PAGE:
Designing a Happy Life
Have you ever noticed what you think will make you happy really doesn’t make you happy?
Maybe you’ve recently reached a goal or fulfilled a dream. You finally published that book, married your first love, lost 20 pounds, or started a new business.
So why don’t you feel on top of the world?
Perhaps it’s because in reality selling books takes a lot of promoting, marriage is work, thinner people still have problems, and starting a business is stressful.
Other people are creatures of habit going through life on autopilot and don’t notice which daily activities actually make them feel good, bring them joy and feelings of pleasure, or give them a true sense of purpose.
That’s the theory of Paul Dolan, a professor at the London School of Economics, author of Happiness by Design, government well-being adviser, and one of the world’s leading happiness scholars. And yes, that’s a real job and a field of study.
“I think we should be paying attention to how we feel day-to-day and moment-to-moment,” Dolan said in an interview for Fast Company. “We do a lot of what we do because we’ve always done it, not because it is good for us or because we enjoy it.”
Do either one of those scenarios in the beginning of this article ring true for you? If so, how can you design a happy life?
Do a Happy Audit
Focusing too much on your happiness can backfire and actually make you feel unhappy. So, Dolan suggests in his book that you take one day a week or month to observe yourself and tune into what you are doing, who you are doing it with, and how it makes you feel. Of course, in our modern world, there are even free apps to help you do this as I pointed out in a previous blog.
Whether you use an app or a simple piece of paper, do a quick happiness audit and see what activities stress you out or make you angry and which activities bring you peace and contentment. Then design your life so it’s easier to do the things that make you happy.
In other words, create more happy moments in your life. Yes, it’s a simple and basic idea but it can work.
Making Happiness Easier
Sometimes, relatively small changes can make us happier.
In the past, I typically watched the news or read a newspaper in the morning, but in reality, the news depressed me. I started work by reading and answering emails, but it was a stressful way to begin the day. When I wrote for a long period of time, I began to sit and spin my wheels until my head hurt.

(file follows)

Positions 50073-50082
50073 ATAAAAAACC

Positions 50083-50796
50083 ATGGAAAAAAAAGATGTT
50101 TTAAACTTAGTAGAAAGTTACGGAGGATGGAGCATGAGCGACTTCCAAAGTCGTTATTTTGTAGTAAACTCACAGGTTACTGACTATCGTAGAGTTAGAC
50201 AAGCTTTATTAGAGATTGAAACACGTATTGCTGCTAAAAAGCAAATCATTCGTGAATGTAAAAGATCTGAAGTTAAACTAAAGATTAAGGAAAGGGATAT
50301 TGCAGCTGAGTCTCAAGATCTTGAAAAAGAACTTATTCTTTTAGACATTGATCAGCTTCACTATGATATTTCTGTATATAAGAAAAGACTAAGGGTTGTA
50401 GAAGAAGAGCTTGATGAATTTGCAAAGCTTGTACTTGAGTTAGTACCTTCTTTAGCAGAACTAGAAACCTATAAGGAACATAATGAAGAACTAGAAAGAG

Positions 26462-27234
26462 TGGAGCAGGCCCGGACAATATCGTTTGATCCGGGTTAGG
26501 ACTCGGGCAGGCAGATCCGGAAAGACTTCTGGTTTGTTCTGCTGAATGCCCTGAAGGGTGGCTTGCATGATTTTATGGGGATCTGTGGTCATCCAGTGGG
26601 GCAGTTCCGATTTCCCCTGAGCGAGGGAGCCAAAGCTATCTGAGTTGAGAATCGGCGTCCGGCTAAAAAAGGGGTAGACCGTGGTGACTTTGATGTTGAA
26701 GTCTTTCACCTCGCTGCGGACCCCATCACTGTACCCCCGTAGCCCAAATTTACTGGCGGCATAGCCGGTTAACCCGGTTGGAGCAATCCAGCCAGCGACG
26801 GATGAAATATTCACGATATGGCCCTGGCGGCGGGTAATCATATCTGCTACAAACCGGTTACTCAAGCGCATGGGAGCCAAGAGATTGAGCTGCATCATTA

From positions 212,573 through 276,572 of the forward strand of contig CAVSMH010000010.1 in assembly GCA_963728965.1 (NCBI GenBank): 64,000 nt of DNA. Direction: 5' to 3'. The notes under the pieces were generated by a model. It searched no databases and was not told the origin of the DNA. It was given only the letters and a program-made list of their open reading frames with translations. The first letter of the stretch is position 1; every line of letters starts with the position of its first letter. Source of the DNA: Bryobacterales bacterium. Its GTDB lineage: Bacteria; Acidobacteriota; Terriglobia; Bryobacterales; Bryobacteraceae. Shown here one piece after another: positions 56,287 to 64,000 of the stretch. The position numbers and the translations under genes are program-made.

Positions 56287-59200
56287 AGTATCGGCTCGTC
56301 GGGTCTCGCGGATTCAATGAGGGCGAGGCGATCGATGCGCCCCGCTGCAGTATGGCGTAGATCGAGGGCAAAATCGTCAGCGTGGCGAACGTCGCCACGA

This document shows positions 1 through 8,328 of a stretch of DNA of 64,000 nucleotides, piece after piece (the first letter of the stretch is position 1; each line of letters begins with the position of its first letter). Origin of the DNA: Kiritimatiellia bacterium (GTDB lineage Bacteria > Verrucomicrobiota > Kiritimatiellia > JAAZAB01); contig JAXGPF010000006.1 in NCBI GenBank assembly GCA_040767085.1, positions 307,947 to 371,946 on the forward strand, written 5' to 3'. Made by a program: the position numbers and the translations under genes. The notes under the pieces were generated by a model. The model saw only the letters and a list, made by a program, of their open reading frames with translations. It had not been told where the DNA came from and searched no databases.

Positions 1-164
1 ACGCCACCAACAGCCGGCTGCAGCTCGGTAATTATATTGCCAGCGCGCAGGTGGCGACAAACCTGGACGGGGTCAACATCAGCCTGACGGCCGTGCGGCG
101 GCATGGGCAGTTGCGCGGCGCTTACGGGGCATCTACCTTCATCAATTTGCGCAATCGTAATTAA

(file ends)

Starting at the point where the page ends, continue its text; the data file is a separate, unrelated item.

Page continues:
Just a few small changes and my life improves.
Now, I start my day by reading something inspirational and spiritual. I make it easier with an app on my phone. I listen to music as I begin to work. I make it easier with a playlist. I get up and take an afternoon walk which actually helps me think more creatively. I make it easier by keeping my walking shoes next to my desk.
You get my drift. If you love spending time with a friend, set up a regular monthly date so you don’t have to constantly schedule time to meet. If you want to eat healthier, fill your kitchen with fruits and vegetables. If you feel better when you exercise, choose a gym close to your house and put workout dates in your calendar.
Make happiness easier.
Other times, larger and harder changes are in order.
For example, maybe your job is making your life miserable, but the idea of changing careers is overwhelming.
Dolan has a good idea. Don’t ask yourself if you should take that new job. Instead, ask someone you are close to with good judgement. A friend or family member won’t likely be swayed by indecision and anxiety and can give you an honest answer. Try phrasing the question like this: “How do you think my day-to-day life will be in a couple of months if I take the new job?” A loved one you trust can provide an unbiased opinion and support.
Dolan says that it is worth confronting these realities because escaping unhappy situations can have an enormously positive impact on your mood and your health in the long term, even though the short term transition might be painful. The key, he says, is to be gentle with yourself and not rush into major life changes.
So happiness doesn’t have to be elusive or hard to achieve. Don’t overthink it. Instead, simply pay attention to those blissful moments and make the necessary changes to put more of those moments in your life.
“Listen more to your real feelings of happiness than to your reflections on how happy you think you are or ought to be,” Dolan writes in his book.
Most of us would benefit from that advice.
Image courtesy of iosphere at FreeDigitalPhotos.net